Muted Response from Obama Administration to Iran’s Post-Election Ferment

By Patrick Goodenough | June 15, 2009 | 4:35 AM EDT

Supporters of Mahmoud Ahmadinejad gather for a victory rally attended by the president in Tehran on Sunday, June 14, 2009. (AP Photo)

( – The Obama administration has taken a cautious, “wait and see” approach to the turmoil surrounding Iran’s presidential election, amid continuing protests, a media clampdown, and claims by the opposition that a “coup” has taken place.

A spokesman for opposition candidate Mir Hossein Mousavi, speaking to an independent Persian news service, charged that Friday’s election – which Tehran says Mahmoud Ahmadinejad won in a first round landslide – was brazenly rigged.

Mousavi’s campaign announced he had formally requested that the country’s Guardian Council annul the election. The council is a legal-religious body appointed by Supreme Leader Ayatollah Ali Khamenei, who earlier gave the outcome his blessing.

The authorities Monday turned down a request by Mousavi to hold protest rallies, Iranian media reported. Mousavi in a statement urged supporters to continue “lawful” demonstrations and appealed to police not to use violence against protestors.

On Saturday, the Interior Ministry announced that Ahmadinejad had won 62.6 percent (24.52 million votes) and Mousavi 33.7 percent (13.21 million votes), with the remaining two permitted candidates garnering less than two percent each. Observers noted glaring anomalies, including Ahmadinejad taking Mousavi’s hometown and home province.

Khamenei then quickly endorsed Ahmadinejad’s supposed victory, dedicating it to the late Ayatollah Ruhollah Khomeini and to the Mahdi – the 12th or “hidden” imam in Shi’ite Islam, believed to have disappeared more than a thousand years ago but to have been miraculously kept alive, pending his emergence at a time of global chaos and war.

Khamenei warned against “provocative behavior and words” by the candidates’ supporters.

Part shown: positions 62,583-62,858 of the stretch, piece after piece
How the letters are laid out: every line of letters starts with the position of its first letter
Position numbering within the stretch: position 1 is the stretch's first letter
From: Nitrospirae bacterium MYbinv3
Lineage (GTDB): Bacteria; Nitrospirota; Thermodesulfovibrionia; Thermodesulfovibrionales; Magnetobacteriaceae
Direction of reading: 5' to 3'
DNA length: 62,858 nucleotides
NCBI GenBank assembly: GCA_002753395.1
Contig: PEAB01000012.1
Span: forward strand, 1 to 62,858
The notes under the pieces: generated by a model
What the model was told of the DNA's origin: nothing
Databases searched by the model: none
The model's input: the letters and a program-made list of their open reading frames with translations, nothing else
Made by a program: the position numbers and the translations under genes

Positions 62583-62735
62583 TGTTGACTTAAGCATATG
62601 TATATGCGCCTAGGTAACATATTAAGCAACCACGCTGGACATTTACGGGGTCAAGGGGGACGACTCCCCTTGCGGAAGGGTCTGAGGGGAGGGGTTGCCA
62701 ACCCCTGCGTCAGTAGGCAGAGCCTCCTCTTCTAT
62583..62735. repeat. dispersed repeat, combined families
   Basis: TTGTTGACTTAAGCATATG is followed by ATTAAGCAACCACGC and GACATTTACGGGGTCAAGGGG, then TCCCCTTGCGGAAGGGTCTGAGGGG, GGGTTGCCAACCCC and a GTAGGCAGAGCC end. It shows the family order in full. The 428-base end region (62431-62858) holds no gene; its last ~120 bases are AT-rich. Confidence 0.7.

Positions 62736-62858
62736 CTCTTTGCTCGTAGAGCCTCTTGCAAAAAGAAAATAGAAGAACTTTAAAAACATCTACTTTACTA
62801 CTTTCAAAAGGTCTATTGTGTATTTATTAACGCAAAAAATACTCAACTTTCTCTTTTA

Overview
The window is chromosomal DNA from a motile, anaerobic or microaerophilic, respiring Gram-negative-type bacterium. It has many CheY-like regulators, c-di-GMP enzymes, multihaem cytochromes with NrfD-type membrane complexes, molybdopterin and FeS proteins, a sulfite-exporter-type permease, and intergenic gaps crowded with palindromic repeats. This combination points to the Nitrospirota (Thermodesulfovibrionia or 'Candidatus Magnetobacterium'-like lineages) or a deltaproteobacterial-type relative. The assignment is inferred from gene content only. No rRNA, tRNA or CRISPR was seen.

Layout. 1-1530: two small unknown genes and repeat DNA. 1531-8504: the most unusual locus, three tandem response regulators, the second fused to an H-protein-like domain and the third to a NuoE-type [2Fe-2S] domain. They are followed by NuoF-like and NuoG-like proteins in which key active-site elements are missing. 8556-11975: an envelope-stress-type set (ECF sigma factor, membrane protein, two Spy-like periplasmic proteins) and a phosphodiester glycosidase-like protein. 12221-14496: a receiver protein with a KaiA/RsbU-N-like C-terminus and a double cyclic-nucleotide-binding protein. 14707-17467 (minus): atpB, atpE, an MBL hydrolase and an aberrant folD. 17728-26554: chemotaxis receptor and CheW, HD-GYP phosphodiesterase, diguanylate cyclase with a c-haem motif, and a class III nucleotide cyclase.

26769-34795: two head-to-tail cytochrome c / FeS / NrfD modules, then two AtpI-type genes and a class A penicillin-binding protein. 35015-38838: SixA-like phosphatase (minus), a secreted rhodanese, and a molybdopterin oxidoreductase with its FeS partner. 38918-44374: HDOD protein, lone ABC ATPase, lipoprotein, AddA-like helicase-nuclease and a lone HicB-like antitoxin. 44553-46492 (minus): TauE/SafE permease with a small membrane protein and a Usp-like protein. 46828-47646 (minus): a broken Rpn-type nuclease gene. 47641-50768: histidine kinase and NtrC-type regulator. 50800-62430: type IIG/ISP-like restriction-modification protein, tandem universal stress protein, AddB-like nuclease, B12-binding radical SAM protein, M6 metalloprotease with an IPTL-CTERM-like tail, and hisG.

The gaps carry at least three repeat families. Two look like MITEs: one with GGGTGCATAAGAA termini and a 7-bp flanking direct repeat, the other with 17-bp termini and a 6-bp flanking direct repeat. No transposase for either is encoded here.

But protests erupted, with Mousavi supporters setting up barricades, chanting “give us our votes back” and “death to the dictator” and clashing with police in various parts of the capital, including public squares, outside the candidate’s office and near the Interior Ministry and the University of Tehran.

At one point Mousavi and another losing candidate, Mehdi Karroubi, were rumored to have been placed under house arrest, although the ISNA news agency quoted acting police chief Brig. Gen. Ahmad Reza Radan as denying this. Radan did confirm more than 160 arrests of participants in unauthorized gatherings as well as protest “plotters,” most of whom he said were linked to the presidential candidates’ campaigns.

In contrast to the protests, tens of thousands of Ahmadinejad supporters took part in a victory rally on Sunday in Tehran, where they heard the president dismiss the complaints, saying elections in Iran had never been healthier.

The media freedom watchdog Reporters Without Frontiers reported the periodic interruption of popular social networking Web sites, the blocking of some international news sites, and some jamming of broadcasts into Iran. The BBC confirmed its Persian language signals were being jammed.

A supporter of defeated presidential candidate Mir Hossein Mousavi is beaten by government security members as fellow supporters come to his aid during unrest in Tehran on Sunday, June 14, 2009. (AP Photo)

‘A political coup has taken place’

When the polls closed late Friday, after voting hours were extended due to a high turnout, Mousavi claimed victory: “In line with the information we have received, I am the winner of this election by a substantial margin,” he said.

The independent, reformist Rooz news agency, quoted Mousavi spokesman Mohsen Makhbalbaf, a leading Iranian movie director, as giving a startling account of turn of events over the ensuing hours.

Makhbalbaf told Rooz that after the voting had ended, the Interior Ministry had called Mousavi campaign headquarters and announced that he would be declared the winner, advising him to prepare a statement designed not to antagonize Ahmadinejad’s supporters.